The era of disloyalty: “My trust in men has thus far not returned”

The era of disloyalty: “My trust in men has thus far not returned”

It’s seven in the morning, and your boyfriend of four years has just jumped out of bed to grab a shower. You groggily roll over and spot his IPhone lying untouched on the bedside table. Female instinct kicks in. Are you willing to cross those boundaries? No, if something were up, he would say so. Right? You contemplate the pros and cons of some innocent snooping. You even know his password, for heaven’s sake! The muffled sound of splashing water echoes through the room. This might be your only shot. Curiosity gets the overhand, and soon you’re two-months deep into his Whatsapp conversation with ‘Amanda’ from ‘work’. All clear, no damage done yet… That’s when the Facebook notification catches your eye. Your heart sinks into your shoes. It’s a message from Sophie Veldt. “Last Friday was amazing, let’s do it again soon. And p.s., let’s keep it a secret shall we”. The water cuts off, and you’re soon-to-be ex boyfriend steps into the room. “Hey babe, what’s wrong?”

Cheating is far from rare. Women of all ages have had encounters with infidelity, whether they themselves have been cheated on, or family members and friends have had the unpleasant experience of catching their disloyal husbands and boyfriends. What’s even more worrisome is the fact that the number of cheating men is steadily on the rise. In 1991, the Dutch Institute for Social Sexual Investigation estimated how a vast 15 per cent of Dutch men in a relationship have had sexual encounters with women other than their partner. According to psychologist Henk Noort, this number had already risen to a shocking 25 per cent by 2009. With the growing popularity of dating sites, and sites affiliated with starting affairs, the temptation to cross over to the dark side is bigger than ever. A recent article in the Dutch Psychology Magazine states how one in three men in a relationship uses dating sites, whereas one tenth of the female population in a relationship admits to doing so. Although some women have infidelity issues, men are far more eager to directly search for trouble. The famous online platform Ashley Madison, recently in the news because of a hacking scandal, claims to have as much as 38 million members worldwide, with the single goal of promoting affairs. And guess what, the vast majority of users are, indeed, male.

Cheating: the aftermath

Male infidelity is definitely widespread and almost considered to be ‘normal’. “I have been cheated on twice. In both situations I felt like I was in a healthy and steady relationship, but hey, apparently those just don’t exist anymore”. Alicia (23) is one of the many young women who have had the unfortunate luck to be cheated on by their loving counterparts, more than once even. “The first time I found out my boyfriend was cheating, I was angry, sure, but I still had confidence in successful future relationships.  The second time round, I felt like the floor disappeared from under my feet.” Cheating might be an accepted part of our society, but that sure doesn’t make it easy. The aftermath of cheating remains tough, and is characterised by distrust, insecurity, and a general lack of faith in a happy ‘love story’. Alicia: “My trust in men has thus far not returned”.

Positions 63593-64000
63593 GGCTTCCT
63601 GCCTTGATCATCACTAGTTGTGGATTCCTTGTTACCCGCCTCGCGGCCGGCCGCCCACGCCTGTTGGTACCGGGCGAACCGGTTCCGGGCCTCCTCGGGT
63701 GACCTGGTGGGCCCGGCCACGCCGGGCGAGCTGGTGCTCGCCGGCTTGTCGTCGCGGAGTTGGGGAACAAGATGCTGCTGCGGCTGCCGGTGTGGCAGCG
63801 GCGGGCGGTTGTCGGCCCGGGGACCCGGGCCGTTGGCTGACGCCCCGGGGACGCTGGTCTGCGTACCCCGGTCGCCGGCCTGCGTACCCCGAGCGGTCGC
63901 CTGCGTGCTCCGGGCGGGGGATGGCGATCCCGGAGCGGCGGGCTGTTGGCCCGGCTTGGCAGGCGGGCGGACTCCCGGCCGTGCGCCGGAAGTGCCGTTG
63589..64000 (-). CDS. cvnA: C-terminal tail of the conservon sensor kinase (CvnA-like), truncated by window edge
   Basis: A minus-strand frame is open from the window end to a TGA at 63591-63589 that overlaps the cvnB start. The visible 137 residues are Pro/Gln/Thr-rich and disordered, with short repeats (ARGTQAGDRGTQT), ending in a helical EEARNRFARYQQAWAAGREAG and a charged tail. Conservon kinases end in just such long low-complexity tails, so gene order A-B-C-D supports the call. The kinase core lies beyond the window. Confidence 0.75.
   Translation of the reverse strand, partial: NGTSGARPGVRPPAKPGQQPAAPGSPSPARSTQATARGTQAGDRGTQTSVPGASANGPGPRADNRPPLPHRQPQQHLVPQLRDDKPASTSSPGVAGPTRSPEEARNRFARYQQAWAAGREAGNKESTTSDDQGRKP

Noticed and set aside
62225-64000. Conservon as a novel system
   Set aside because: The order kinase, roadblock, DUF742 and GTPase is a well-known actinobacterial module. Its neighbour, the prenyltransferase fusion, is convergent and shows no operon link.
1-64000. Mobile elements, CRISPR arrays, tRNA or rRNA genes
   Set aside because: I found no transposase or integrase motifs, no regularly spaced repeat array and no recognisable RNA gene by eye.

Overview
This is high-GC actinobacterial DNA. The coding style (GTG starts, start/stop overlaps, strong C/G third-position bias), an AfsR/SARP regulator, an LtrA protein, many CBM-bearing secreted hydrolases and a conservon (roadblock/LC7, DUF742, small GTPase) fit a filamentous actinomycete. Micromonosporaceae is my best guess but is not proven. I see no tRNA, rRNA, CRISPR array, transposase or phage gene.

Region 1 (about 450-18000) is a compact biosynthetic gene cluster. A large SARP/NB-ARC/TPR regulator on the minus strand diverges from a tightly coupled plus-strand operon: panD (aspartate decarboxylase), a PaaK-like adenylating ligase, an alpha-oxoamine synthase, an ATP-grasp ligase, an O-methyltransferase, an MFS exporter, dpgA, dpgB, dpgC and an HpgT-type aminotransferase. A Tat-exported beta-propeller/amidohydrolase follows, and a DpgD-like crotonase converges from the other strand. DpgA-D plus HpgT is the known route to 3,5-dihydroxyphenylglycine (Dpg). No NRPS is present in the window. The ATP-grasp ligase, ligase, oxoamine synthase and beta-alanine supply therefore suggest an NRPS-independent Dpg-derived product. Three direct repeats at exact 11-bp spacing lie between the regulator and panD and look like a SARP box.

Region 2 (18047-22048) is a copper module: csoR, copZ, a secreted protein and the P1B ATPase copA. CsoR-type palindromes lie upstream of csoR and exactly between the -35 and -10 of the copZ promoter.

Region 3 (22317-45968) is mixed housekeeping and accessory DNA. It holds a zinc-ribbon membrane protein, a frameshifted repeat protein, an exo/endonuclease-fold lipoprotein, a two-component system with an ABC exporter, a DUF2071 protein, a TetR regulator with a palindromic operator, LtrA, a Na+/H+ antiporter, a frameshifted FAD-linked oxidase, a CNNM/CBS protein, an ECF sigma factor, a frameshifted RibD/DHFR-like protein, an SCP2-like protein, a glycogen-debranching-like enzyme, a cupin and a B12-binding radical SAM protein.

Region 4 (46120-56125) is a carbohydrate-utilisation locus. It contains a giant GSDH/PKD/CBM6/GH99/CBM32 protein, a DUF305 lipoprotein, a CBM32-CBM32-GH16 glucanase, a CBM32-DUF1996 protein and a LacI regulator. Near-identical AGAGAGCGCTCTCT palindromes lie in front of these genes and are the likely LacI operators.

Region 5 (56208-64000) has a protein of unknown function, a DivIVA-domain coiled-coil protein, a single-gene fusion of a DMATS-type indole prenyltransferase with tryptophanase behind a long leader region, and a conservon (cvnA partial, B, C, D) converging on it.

Trust is key

In our society, as it is nowadays, there are endless temptations that feed the need and willingness to check the greenness of the grass elsewhere. Aside from dating/infidelity sites, the general rise of technology, including smartphones with mobile apps such as Whatsapp, Facebook, and Twitter, has created the possibility to connect with everyone, everywhere. Checking your lover’s whereabouts and undertakings are as simple as it gets, which does not exactly improve the level of trust in a relationship, troubled or not. The temptation to satisfy your curiosity is not easily ignored, especially among younger generations. “Whenever the screen of his phone lit up, I would casually lean in and check, you know, just to be sure”. Merel (21) feels that social media and different messaging services have definitely damaged the level of trust in her relationship. “Naturally, I am not a jealous person, but if the opportunity is there, I just can’t resist. He is not the cheating type though, and neither am I”.

It has become incredibly easy for boyfriends and husbands all over the globe to cross relationship boundaries with just a few clicks. According to research results published in the Huffington post, having regular ‘inappropriate’ contact with a woman online is considered worse than actually kissing someone else. Women feel that the actual ‘bond’ that is established, is far more meaningful than a spontaneous make out session. Again, the violation of trust is vital when it comes to male infidelity.

 Is there any hope?

Yes, there is. “I have had bad experiences with guys in the past, especially when it comes to cheating, but right now I am happy, and I won’t let jealousy change that.” Merel (21) is one of the many examples that show that not all men deserve the ‘untrustworthy stamp’ when it comes to other women. “It comes down to what you do with it, you can either worry all the time, or actually enjoy your relationship”.

 

 

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